Justin Leaf is shedding light on yet another form of discrimination, “Don’t Ask Don’t Tell,” by transforming it into a riveting contemporary ballet performance. He takes a journey from his uniform of isolation to freedoms which life should certainly provide.
In her popular blog LEFTFACE, Brittney (The Army Wife) says of “Don’t Ask Don’t Tell,” ”But what about the con’s about repealing DADT? The biggest argument has been to not mess with the military — to do a “social experiment” — in the time of two wars. Isn’t that just an excuse, though? Aren’t we ALWAYS in some sort of conflict? The United States Army is essentially the police of the world, and we are always somewhere, doing something. So if not now, then when? Iraq is in the process of being phased out, and Afghanistan — well, we don’t really know when that is going to be over. There will never be a “good” time. So why not now?“ She is absolutely right. This kind of argument is simply trying to protect bigotry and keep homosexuality taboo, misunderstood and isolated.
While some of us may feel strongly opposed to war and military, if we want to have equality we need to address it across the board and not just in places where we feel comfortable. It may be hard to relate to people serving in the military but as a gay man I recall how frightened I was to simply come out in my High School environment for fear that I would be bullied, exiled from my friends and ridiculed by my religious upbringing. So I waited until I lived in San Francisco for over a year and built a community that embraced my personality. This only has made me a better member of society. I am less confused, more informed and confident in what choices are my own. What I have shared with my family is this statement, “Do you think I chose this? A life where my body chemistry is opposed to my family’s beliefs, friends’ beliefs, and half of the country’s beliefs. Who wants to be discharged for being honest! NO, I didn’t choose this and I certainly didn’t want to live in fear that I would be.” I am proud to be a gay man and have no interest in forcing my sexuality on anyone else but until you allow us the right to honesty I will continue to fight. That is the problem here. We don’t want to be dishonest, we have tried to change our sexuality, we have had doctors tell you that it isn’t a disease, we have proof that it doesn’t affect our work ethic, so what do you want? They want me to be dishonest so they can live a lie.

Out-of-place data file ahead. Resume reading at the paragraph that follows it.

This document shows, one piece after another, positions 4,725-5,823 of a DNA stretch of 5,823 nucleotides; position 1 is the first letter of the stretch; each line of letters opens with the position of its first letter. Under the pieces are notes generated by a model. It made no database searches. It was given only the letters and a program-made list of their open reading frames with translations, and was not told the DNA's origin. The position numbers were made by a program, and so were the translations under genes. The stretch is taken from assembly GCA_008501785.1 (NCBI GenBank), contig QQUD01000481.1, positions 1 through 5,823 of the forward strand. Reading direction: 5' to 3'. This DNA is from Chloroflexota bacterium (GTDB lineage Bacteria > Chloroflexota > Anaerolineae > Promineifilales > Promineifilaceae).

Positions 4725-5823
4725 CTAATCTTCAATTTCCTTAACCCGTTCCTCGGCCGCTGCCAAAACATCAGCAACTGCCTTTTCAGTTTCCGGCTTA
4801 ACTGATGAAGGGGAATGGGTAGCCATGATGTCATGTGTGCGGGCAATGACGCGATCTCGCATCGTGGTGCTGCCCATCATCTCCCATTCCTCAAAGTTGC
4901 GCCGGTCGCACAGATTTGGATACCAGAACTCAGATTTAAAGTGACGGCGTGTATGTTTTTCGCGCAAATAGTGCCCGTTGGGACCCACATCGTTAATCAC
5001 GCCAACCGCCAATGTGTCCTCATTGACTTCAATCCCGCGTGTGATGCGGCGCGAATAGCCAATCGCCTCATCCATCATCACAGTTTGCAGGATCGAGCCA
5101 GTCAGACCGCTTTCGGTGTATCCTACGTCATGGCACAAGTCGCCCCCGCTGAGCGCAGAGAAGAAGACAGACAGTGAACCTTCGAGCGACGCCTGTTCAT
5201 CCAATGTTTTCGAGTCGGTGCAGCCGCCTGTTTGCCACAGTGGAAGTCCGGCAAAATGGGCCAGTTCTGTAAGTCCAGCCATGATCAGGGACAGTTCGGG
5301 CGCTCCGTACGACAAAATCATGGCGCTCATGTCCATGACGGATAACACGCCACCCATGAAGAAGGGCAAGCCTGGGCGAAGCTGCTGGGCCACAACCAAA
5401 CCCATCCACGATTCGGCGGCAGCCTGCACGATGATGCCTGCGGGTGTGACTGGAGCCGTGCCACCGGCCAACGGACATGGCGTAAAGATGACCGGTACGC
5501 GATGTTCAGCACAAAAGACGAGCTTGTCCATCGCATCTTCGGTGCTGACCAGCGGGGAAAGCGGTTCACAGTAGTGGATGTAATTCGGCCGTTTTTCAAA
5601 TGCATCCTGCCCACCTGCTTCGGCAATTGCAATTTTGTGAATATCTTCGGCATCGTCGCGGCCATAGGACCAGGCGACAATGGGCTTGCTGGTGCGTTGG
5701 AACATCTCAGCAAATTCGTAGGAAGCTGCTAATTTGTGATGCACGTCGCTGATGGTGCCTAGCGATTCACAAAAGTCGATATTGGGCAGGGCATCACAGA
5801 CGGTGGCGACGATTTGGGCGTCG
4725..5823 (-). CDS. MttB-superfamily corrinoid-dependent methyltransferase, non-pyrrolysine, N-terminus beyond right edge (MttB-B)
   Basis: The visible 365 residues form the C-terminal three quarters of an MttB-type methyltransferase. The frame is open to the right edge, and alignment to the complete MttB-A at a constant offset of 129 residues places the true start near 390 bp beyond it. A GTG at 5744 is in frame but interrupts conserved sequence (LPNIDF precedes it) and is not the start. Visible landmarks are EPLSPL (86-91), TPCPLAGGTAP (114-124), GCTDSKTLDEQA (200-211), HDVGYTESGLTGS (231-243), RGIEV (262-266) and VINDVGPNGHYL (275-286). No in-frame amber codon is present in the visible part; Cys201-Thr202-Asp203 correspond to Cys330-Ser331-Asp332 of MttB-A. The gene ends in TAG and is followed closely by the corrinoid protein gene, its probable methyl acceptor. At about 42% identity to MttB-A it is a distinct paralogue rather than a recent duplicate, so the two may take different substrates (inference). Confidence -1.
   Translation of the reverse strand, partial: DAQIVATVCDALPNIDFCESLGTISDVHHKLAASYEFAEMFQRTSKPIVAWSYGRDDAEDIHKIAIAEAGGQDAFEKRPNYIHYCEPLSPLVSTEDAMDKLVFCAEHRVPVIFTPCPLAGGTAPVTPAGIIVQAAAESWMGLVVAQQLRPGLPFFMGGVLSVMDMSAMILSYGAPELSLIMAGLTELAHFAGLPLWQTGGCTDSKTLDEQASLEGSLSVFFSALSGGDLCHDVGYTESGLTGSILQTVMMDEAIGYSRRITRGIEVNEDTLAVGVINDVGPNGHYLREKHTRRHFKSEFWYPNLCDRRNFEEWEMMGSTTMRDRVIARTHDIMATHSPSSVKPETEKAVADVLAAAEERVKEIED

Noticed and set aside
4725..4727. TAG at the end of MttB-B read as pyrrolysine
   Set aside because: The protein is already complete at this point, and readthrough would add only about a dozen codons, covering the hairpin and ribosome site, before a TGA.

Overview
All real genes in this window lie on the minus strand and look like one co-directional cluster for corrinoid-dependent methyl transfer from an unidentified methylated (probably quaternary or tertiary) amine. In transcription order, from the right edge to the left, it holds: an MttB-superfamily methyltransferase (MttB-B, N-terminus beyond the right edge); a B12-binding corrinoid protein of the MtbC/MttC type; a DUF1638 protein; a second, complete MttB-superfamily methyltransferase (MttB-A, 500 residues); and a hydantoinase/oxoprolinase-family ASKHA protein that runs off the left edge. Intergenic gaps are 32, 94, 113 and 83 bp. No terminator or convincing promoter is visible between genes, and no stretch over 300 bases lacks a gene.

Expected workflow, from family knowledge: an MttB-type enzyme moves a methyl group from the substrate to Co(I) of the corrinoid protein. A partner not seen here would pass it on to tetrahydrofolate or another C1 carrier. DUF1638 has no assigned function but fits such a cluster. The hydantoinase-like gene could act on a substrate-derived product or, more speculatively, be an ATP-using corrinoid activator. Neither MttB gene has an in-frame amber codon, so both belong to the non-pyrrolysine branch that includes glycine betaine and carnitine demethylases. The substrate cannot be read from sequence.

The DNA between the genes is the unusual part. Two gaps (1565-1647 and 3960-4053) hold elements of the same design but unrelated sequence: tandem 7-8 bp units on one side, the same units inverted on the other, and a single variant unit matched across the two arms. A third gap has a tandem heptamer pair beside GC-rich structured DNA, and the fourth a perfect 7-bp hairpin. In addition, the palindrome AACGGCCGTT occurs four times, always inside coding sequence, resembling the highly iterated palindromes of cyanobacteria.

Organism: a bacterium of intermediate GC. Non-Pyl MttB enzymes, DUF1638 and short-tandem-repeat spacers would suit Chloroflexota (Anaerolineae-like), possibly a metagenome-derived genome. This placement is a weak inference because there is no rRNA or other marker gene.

The most heart wrenching issue here is that these government laws are only set to protect bigotry. Might I remind you of other statements that have come in the past:
“I don’t want to serve with women.
I don’t want to serve with Muslims.
I don’t want to serve with blacks.
I don’t want to serve with hispanics.
I don’t want to serve with Asians.
I don’t want to serve with Native Americans.
I don’t want to serve with Jews.
I don’t want to serve with gays.”
There is no difference here.
Justin is being honest and vulnerable in this performance about “Don’t Ask, Don’t Tell.” In 2009 he was awarded a McKnight Fellowship for Dancers. As part of the Fellowship program, the Southern Theater commissioned a choreographer of his choice to create a solo expressly for him as part of their SOLO Commissioning Program funded by the McKnight Foundation. He chose to work with performance artist John Kelly. The performance is entitled “Cohesion” and was premiered at the Southern Theater in July of 2010 as part of SOLO, which featured six McKnight fellows in new dances. Now catch his performance at FORM + CONTENT Gallery in February, curated by Camille J. Cage.
Justin says, “I prefer to tell a story with dance. It isn’t always a popular direction but by telling this story you offer someone an opportunity to feel something, digest it and develop an opinion.”
Photos by Paul Virtucio